8 Expressions [expr]

8.3 Unary expressions [expr.unary]

8.3.5 Delete [expr.delete]

The delete-expression operator destroys a most derived object or array created by a new-expression.

delete-expression:
	:: delete cast-expression
	:: delete [ ] cast-expression

The first alternative is for non-array objects, and the second is for arrays. Whenever the delete keyword is immediately followed by empty square brackets, it shall be interpreted as the second alternative.81 The operand shall be of pointer to object type or of class type. If of class type, the operand is contextually implicitly converted to a pointer to object type.82 The delete-expression's result has type void.

If the operand has a class type, the operand is converted to a pointer type by calling the above-mentioned conversion function, and the converted operand is used in place of the original operand for the remainder of this section. In the first alternative (delete object), the value of the operand of delete may be a null pointer value, a pointer to a non-array object created by a previous new-expression, or a pointer to a subobject representing a base class of such an object. If not, the behavior is undefined. In the second alternative (delete array), the value of the operand of delete may be a null pointer value or a pointer value that resulted from a previous array new-expression.83 If not, the behavior is undefined. [Note: This means that the syntax of the delete-expression must match the type of the object allocated by new, not the syntax of the new-expression. end note] [Note: A pointer to a const type can be the operand of a delete-expression; it is not necessary to cast away the constness of the pointer expression before it is used as the operand of the delete-expression. end note]

In the first alternative (delete object), if the static type of the object to be deleted is different from its dynamic type, the static type shall be a base class of the dynamic type of the object to be deleted and the static type shall have a virtual destructor or the behavior is undefined. In the second alternative (delete array) if the dynamic type of the object to be deleted differs from its static type, the behavior is undefined.

The cast-expression in a delete-expression shall be evaluated exactly once.

If the object being deleted has incomplete class type at the point of deletion and the complete class has a non-trivial destructor or a deallocation function, the behavior is undefined.

If the value of the operand of the delete-expression is not a null pointer value, the delete-expression will invoke the destructor (if any) for the object or the elements of the array being deleted. In the case of an array, the elements will be destroyed in order of decreasing address (that is, in reverse order of the completion of their constructor; see [class.base.init]).

If the value of the operand of the delete-expression is not a null pointer value, then:

[Note: The deallocation function is called regardless of whether the destructor for the object or some element of the array throws an exception. end note] If the value of the operand of the delete-expression is a null pointer value, it is unspecified whether a deallocation function will be called as described above.

[Note: An implementation provides default definitions of the global deallocation functions operator delete for non-arrays ([new.delete.single]) and operator delete[] for arrays ([new.delete.array]). A C++ program can provide alternative definitions of these functions ([replacement.functions]), and/or class-specific versions ([class.free]). end note]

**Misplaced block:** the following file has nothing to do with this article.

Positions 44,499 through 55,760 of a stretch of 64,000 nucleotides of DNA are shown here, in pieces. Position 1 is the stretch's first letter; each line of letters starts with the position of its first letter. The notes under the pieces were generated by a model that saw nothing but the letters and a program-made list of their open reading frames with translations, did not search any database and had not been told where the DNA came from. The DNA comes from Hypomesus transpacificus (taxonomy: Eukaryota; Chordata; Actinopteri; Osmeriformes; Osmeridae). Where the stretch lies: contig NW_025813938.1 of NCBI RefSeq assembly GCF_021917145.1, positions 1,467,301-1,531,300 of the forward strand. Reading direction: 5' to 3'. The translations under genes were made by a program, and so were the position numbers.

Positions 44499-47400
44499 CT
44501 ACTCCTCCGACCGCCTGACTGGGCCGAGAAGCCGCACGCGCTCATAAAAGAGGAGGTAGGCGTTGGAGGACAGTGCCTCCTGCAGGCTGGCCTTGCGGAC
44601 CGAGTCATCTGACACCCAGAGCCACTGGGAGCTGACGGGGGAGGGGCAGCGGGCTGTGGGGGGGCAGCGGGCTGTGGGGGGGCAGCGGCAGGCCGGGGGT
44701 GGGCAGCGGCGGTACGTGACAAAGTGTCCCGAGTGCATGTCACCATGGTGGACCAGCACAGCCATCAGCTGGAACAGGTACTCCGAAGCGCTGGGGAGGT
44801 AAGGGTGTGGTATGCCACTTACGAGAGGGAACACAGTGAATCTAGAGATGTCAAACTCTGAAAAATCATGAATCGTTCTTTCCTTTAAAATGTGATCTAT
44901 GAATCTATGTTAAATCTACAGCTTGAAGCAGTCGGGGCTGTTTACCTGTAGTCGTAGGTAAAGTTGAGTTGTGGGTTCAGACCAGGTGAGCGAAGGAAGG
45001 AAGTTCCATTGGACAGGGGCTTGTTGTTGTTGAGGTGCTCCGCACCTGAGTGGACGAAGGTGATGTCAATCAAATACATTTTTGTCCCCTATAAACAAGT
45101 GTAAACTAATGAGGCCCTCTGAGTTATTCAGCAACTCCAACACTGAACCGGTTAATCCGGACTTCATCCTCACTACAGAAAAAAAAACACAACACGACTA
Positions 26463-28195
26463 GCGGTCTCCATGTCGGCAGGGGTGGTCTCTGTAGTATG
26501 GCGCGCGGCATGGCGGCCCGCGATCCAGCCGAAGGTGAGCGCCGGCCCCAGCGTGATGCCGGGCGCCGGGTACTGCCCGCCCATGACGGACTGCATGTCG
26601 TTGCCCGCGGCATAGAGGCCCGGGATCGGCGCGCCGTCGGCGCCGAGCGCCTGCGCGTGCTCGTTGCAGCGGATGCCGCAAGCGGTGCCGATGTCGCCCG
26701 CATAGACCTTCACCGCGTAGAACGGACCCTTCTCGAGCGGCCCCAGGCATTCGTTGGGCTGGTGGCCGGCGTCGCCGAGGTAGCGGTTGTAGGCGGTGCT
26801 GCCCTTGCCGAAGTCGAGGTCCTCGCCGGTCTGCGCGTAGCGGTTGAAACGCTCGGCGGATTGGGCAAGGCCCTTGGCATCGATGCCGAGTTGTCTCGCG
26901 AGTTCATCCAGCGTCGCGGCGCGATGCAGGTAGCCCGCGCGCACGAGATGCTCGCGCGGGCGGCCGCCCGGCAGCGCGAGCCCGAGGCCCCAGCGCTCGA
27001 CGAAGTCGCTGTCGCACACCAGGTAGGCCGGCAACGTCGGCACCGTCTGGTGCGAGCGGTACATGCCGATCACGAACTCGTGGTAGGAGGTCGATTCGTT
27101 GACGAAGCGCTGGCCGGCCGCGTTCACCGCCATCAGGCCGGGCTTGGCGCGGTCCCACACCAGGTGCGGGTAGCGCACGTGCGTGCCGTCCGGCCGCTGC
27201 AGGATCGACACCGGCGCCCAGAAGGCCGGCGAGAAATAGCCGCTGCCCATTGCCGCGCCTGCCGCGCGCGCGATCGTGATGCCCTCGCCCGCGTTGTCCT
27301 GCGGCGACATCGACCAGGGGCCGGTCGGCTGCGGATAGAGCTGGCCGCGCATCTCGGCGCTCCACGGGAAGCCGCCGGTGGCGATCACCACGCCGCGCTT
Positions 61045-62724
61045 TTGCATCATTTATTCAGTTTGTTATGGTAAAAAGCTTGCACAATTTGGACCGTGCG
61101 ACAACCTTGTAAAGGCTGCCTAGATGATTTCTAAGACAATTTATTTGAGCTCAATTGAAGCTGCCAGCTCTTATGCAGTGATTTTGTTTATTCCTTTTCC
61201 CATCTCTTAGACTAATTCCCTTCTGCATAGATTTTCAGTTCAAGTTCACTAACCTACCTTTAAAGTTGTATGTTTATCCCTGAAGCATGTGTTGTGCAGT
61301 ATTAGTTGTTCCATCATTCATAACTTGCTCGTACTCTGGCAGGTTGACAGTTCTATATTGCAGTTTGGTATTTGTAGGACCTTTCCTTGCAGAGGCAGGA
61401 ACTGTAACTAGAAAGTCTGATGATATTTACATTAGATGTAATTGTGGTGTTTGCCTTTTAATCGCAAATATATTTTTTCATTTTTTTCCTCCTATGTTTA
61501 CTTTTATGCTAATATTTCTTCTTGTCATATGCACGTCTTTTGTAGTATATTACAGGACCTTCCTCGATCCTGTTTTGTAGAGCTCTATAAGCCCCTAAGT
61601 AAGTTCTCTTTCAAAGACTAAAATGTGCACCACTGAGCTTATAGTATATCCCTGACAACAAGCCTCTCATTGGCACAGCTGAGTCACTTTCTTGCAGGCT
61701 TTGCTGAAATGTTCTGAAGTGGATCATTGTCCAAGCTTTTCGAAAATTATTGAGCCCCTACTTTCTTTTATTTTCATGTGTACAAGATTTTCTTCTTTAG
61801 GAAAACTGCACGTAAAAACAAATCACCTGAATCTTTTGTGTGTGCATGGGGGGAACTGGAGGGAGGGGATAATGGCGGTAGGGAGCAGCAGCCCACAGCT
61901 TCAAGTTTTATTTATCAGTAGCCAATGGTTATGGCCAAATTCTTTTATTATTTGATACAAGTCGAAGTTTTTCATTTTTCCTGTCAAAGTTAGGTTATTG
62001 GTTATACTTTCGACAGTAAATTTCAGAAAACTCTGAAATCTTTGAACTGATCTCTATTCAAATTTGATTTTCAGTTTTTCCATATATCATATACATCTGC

When the keyword delete in a delete-expression is preceded by the unary ​::​ operator, the deallocation function's name is looked up in global scope. Otherwise, the lookup considers class-specific deallocation functions ([class.free]). If no class-specific deallocation function is found, the deallocation function's name is looked up in global scope.

If deallocation function lookup finds more than one usual deallocation function, the function to be called is selected as follows:

When a delete-expression is executed, the selected deallocation function shall be called with the address of the most-derived object in the delete object case, or the address of the object suitably adjusted for the array allocation overhead ([expr.new]) in the delete array case, as its first argument. If a deallocation function with a parameter of type std​::​align_­val_­t is used, the alignment of the type of the object to be deleted is passed as the corresponding argument. If a deallocation function with a parameter of type std​::​size_­t is used, the size of the most-derived type, or of the array plus allocation overhead, respectively, is passed as the corresponding argument.84 [Note: If this results in a call to a usual deallocation function, and either the first argument was not the result of a prior call to a usual allocation function or the second argument was not the corresponding argument in said call, the behavior is undefined ([new.delete.single], [new.delete.array]). end note]

Access and ambiguity control are done for both the deallocation function and the destructor ([class.dtor], [class.free]).

A lambda expression with a lambda-introducer that consists of empty square brackets can follow the delete keyword if the lambda expression is enclosed in parentheses.

This implies that an object cannot be deleted using a pointer of type void* because void is not an object type.

For nonzero-length arrays, this is the same as a pointer to the first element of the array created by that new-expression. Zero-length arrays do not have a first element.

If the static type of the object to be deleted is complete and is different from the dynamic type, and the destructor is not virtual, the size might be incorrect, but that case is already undefined, as stated above.